BA is Heathrow's biggest customer by far, being responsible for about half the flights at the west London airport. But Walsh told The Guardian that he had received no formal warning of the proposed demolition.
Both BA and IAG, which also owns Spanish flag-carrier Iberia, are based at Waterside in Harmondsworth, adjacent to the airport. Waterside opened in 1998 at a cost of £200m and sits in a 115-hectare (280-acre) manmade park. Walsh said the site was "a fantastic environmental achievement on our part".
He said: "We were never actually informed or advised by Heathrow that they intended to knock down our headquarters.
"The first I saw of it was when the Airport Commission report came out and I saw a map and I thought, that looks very close to Waterside. Then I discovered it actually went right through Waterside."
Walsh also bemoaned the fact that BA would ultimately end up footing the cost for the demolition of its own premises. Although all properties in the path of the runway will be compulsorily purchased at 25% over the market price, airlines are set to have to pay more to operate from Heathrow to cover the costs of the expansion.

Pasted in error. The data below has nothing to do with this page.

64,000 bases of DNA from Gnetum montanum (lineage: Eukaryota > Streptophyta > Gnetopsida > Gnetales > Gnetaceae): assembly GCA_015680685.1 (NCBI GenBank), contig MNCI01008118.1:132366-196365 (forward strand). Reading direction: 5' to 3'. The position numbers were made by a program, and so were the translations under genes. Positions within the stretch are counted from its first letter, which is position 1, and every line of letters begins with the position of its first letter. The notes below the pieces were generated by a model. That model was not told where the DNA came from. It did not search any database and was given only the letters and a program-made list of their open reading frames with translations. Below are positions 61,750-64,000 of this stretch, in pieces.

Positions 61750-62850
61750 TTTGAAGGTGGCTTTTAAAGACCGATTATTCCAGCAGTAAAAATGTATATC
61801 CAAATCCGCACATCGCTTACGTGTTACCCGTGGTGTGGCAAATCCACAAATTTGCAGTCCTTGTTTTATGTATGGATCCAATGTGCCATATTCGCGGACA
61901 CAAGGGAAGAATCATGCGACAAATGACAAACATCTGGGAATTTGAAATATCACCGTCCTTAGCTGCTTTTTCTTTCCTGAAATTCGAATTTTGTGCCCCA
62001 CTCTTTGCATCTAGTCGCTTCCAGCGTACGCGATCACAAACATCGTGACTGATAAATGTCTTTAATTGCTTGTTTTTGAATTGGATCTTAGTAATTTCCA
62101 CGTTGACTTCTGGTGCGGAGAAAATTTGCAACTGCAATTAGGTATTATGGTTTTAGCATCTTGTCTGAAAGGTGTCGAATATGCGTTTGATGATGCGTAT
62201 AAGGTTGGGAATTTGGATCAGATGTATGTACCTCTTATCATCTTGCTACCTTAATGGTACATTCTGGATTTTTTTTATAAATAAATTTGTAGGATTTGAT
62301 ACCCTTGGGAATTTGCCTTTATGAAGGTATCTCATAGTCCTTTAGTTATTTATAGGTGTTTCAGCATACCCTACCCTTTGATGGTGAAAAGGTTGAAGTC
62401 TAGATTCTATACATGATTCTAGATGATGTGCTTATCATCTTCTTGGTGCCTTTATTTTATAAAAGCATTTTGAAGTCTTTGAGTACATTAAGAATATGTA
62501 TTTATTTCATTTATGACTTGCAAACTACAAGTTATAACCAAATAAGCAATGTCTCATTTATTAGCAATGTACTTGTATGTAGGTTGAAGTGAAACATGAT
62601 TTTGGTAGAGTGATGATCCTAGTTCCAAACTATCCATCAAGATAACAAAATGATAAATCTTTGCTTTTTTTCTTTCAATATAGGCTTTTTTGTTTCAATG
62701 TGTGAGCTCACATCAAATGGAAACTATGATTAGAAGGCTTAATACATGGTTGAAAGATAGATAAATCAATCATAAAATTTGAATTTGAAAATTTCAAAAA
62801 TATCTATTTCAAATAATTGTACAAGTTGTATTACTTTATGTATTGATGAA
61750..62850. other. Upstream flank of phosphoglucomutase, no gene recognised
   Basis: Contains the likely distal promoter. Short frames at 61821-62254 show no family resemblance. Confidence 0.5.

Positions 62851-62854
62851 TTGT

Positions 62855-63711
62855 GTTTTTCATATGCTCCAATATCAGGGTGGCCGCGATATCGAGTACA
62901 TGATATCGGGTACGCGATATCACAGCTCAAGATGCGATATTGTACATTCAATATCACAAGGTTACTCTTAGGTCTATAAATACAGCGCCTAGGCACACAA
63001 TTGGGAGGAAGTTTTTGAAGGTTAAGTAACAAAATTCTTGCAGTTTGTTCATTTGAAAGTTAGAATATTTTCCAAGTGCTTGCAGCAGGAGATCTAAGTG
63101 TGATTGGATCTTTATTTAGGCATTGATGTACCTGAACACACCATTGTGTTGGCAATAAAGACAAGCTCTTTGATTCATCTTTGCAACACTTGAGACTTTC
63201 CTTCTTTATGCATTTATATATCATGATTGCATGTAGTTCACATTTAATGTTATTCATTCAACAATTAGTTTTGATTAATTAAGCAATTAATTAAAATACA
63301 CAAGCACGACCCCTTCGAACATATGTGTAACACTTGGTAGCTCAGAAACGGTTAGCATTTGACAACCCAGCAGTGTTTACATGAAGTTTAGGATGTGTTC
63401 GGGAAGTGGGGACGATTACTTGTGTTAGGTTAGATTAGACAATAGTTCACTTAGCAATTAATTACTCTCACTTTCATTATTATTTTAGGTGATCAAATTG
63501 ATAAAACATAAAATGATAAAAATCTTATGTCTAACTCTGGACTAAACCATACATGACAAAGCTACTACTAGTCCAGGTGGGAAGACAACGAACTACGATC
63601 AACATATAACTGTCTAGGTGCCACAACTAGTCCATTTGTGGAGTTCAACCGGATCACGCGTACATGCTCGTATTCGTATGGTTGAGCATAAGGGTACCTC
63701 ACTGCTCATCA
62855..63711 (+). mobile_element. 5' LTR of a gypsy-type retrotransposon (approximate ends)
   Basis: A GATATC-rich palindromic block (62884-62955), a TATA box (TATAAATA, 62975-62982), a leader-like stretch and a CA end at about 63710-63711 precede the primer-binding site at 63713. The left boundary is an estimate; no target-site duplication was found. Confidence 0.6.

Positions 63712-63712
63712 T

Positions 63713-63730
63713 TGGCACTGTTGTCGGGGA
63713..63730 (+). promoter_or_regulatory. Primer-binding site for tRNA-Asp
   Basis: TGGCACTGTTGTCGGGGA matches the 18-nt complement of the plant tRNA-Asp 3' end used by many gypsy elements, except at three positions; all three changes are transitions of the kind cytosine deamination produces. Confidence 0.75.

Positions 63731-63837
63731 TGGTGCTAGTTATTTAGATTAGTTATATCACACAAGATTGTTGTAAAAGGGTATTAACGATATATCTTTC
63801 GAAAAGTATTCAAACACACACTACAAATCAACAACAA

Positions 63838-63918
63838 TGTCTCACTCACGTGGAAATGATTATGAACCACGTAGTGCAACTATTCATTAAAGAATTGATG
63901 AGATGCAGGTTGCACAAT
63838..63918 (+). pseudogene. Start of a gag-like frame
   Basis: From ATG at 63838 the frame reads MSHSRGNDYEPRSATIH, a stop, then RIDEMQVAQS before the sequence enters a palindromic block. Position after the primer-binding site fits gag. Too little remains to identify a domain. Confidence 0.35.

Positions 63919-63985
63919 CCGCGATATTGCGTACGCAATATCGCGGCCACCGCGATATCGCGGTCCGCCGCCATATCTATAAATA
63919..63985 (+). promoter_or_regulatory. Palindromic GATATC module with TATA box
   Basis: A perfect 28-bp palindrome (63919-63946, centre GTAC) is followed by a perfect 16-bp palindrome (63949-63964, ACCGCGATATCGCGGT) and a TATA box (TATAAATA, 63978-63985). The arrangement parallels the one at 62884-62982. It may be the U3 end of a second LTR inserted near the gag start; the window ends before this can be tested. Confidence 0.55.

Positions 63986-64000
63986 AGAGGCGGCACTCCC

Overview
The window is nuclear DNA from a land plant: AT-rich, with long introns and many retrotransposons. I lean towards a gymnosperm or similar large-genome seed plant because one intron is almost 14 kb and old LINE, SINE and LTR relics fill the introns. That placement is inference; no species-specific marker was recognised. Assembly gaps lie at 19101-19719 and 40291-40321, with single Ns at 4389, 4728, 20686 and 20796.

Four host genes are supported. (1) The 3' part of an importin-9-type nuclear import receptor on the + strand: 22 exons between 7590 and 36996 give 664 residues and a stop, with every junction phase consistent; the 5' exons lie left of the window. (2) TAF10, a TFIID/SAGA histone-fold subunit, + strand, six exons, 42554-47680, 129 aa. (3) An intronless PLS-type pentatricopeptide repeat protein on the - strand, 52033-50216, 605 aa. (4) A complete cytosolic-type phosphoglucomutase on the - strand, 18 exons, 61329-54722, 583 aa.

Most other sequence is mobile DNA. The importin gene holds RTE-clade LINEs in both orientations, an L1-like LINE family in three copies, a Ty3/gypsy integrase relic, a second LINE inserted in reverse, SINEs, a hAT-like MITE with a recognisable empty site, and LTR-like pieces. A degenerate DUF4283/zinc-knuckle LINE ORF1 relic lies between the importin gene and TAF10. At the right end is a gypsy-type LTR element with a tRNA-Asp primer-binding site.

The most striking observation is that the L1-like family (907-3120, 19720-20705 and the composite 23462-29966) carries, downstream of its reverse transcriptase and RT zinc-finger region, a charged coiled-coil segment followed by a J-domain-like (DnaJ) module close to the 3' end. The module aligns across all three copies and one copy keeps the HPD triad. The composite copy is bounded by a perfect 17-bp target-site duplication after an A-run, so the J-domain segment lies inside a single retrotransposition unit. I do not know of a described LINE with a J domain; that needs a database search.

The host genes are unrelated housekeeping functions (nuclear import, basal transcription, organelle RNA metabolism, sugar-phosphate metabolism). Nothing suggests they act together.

Speaking at the Airport Operators Association conference in London yesterday, Walsh described Heathrow as "fat, dumb and happy", and accused it of failing to hold proper discussions with airlines about creating a cost-effective expansion plan.
He said: "I don’t think they have the capacity to engage. They’ve never had to go out there and encourage airlines to operate from [Heathrow], unlike every other airport."
International Airlines Group is currently reviewing its creative and media accounts in an efficiency drive. Bartle Bogle Hegarty London won BA’s creative account in the UK in 2014. Carat has handled media planning and buying for the group on a global basis since 2013.